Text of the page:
“I’ve been writing in Irish only since I was 17 as a sort-of secret obsession. There was so much Irish around me in Bantry in one way: The place names that people used, for example… Bantry people also use a lot of Irish words in English generally. In fact, the Irish language is better suited to their accents and speech patterns.
“I don’t know where this obsession came from exactly. I always loved Irish and all my friends at school hated it in the 1940s and 50s, when the stick was used plentifully… I never told my friends about my love of Irish and when my first poetry book came out many years later, they were absolutely stunned!”
Derry was fortunate from a writer’s point of view in that his writing always remained a hobby, albeit one which he followed passionately. As he continued to “explore the possibilities of expression in the Irish language”, success found him rather than he spending energy running around chasing success. He has never had any problems in getting published:
“In France it (writing poetry in Irish) is looked on quite well. I’m often asked to give readings in France – at the Centre Pompidou in Paris, for example. I gave a reading once at the Sacre Coeur Cathedral once. At the Institut du Monde Arabe, I’ve been invited to read twice… I do it for passion, of course, and I’m just delighted that there’s anybody out there interested.”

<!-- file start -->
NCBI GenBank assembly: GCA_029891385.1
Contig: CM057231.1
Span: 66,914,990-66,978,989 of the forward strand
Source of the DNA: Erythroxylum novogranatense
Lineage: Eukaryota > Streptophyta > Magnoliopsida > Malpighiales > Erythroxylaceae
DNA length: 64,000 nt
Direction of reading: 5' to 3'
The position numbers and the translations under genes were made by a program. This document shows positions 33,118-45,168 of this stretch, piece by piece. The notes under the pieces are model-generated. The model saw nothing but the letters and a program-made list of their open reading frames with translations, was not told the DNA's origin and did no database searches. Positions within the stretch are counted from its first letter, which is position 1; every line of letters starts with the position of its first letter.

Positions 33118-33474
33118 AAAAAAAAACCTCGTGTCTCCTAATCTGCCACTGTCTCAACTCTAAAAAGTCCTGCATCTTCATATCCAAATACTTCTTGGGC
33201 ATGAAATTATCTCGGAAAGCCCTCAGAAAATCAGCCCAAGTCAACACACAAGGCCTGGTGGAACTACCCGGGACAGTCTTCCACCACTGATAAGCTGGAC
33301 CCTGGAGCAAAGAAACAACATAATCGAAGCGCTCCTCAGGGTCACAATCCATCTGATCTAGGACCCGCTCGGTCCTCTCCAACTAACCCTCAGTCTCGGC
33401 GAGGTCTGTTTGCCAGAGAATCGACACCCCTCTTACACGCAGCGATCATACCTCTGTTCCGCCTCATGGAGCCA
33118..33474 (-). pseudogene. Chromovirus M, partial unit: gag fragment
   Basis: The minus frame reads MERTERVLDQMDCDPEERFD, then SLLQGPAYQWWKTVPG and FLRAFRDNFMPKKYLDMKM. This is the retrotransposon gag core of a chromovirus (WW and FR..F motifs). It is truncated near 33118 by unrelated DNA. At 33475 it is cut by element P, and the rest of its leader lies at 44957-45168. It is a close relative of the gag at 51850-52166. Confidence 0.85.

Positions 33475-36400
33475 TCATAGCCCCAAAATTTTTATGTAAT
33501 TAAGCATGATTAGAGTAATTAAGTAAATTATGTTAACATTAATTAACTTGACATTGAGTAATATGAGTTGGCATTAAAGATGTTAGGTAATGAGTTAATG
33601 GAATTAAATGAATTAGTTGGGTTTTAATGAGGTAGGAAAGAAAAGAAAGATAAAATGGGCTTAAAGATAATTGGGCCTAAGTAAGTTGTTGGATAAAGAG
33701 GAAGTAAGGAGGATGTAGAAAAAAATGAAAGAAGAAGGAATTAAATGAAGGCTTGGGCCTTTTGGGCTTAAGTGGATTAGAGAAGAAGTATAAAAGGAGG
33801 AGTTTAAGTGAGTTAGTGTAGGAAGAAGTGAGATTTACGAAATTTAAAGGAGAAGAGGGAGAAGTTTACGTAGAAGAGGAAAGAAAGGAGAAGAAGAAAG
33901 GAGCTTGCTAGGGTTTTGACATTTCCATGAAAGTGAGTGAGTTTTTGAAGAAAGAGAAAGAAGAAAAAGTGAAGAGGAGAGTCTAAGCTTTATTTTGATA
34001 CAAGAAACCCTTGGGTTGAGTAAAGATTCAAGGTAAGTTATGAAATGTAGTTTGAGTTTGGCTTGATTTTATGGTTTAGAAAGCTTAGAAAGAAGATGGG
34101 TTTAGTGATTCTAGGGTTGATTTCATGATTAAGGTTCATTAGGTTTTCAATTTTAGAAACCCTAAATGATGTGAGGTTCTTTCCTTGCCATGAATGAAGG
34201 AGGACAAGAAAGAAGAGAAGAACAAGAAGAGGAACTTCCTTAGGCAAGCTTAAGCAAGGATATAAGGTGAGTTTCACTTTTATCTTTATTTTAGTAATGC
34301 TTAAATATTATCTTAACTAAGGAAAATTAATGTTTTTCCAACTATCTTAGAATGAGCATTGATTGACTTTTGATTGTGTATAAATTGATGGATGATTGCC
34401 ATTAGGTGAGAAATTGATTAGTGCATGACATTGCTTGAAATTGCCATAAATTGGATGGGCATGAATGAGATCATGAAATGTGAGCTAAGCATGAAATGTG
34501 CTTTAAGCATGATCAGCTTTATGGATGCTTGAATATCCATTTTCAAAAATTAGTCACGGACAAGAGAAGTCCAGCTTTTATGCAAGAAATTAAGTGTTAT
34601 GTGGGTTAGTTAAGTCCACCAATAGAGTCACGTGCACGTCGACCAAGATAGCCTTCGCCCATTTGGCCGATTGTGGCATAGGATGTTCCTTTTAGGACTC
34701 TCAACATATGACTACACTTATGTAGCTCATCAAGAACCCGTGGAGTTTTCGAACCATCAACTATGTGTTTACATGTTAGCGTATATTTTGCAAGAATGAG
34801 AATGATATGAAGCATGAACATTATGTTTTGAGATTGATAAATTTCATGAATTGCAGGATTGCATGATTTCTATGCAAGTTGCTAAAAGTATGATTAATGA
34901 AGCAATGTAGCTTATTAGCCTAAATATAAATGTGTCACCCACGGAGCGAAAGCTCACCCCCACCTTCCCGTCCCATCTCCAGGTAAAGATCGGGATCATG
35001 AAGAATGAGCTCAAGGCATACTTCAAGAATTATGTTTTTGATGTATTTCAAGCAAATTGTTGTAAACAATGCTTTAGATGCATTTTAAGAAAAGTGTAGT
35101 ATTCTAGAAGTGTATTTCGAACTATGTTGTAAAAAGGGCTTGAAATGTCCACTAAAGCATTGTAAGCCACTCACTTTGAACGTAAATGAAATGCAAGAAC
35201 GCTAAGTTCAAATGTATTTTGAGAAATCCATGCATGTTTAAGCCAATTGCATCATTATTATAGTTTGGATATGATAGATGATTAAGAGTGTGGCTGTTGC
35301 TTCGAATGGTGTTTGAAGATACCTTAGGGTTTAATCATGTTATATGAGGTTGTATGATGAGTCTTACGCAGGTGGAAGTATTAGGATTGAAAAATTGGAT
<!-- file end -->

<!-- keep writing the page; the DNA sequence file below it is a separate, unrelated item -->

At the moment, there are quite a few people interested. As well as the attention he gets in his adopted home country, O’Sullivan’s poem “Stillborn 1943: Calling Limbo” (translated by Kaarina Hollo) recently won the Sunday Times Stephen Spender Prize. In doing so, he beat off stiff opposition that included works from such luminaries as Beowulf and former fellow-Paris resident Paul Verlaine in a competition that honours the work of Spender as a poet and a translator. O’Sullivan is also the first poet still living whose original work inspired the winning entry.
As an Irish artist in Paris, he has integrated well with Parisian life but has also met other exiled Irish, including the late Samuel Beckett and the portrait artist Reginald Gray. The latter was born in Dublin and painted many well-known artists and writers, including Flann O’Brien, Brendan Behan (for whom he was best man), Samuel Beckett, Francis Bacon, Jean-Paul Sartre and O’Sullivan himself.
O’Sullivan’s wife Jeanne is also Irish. She worked as a singer for many years and it was on a tour to France that she met her future husband. The couple have lived in Paris ever since and they have three children.
“Our children were born and brought up here, obviously, but they feel both French and Irish. I never spoke Irish to them: I didn’t know how to, to be quite honest. I felt that French and English was already hard enough for them.”
O’Sullivan remains clear about his own affections for his adopted country. He found out early in life that he was not prepared to be priest, but he holds no bitterness or negative feeling about the Irish Catholic Church and still attends Mass every week in Paris: “I just love France,” he says, “I’m really attached to the French people and to Paris.”
Poetry Books Including Derry O’Sullivan’s Work: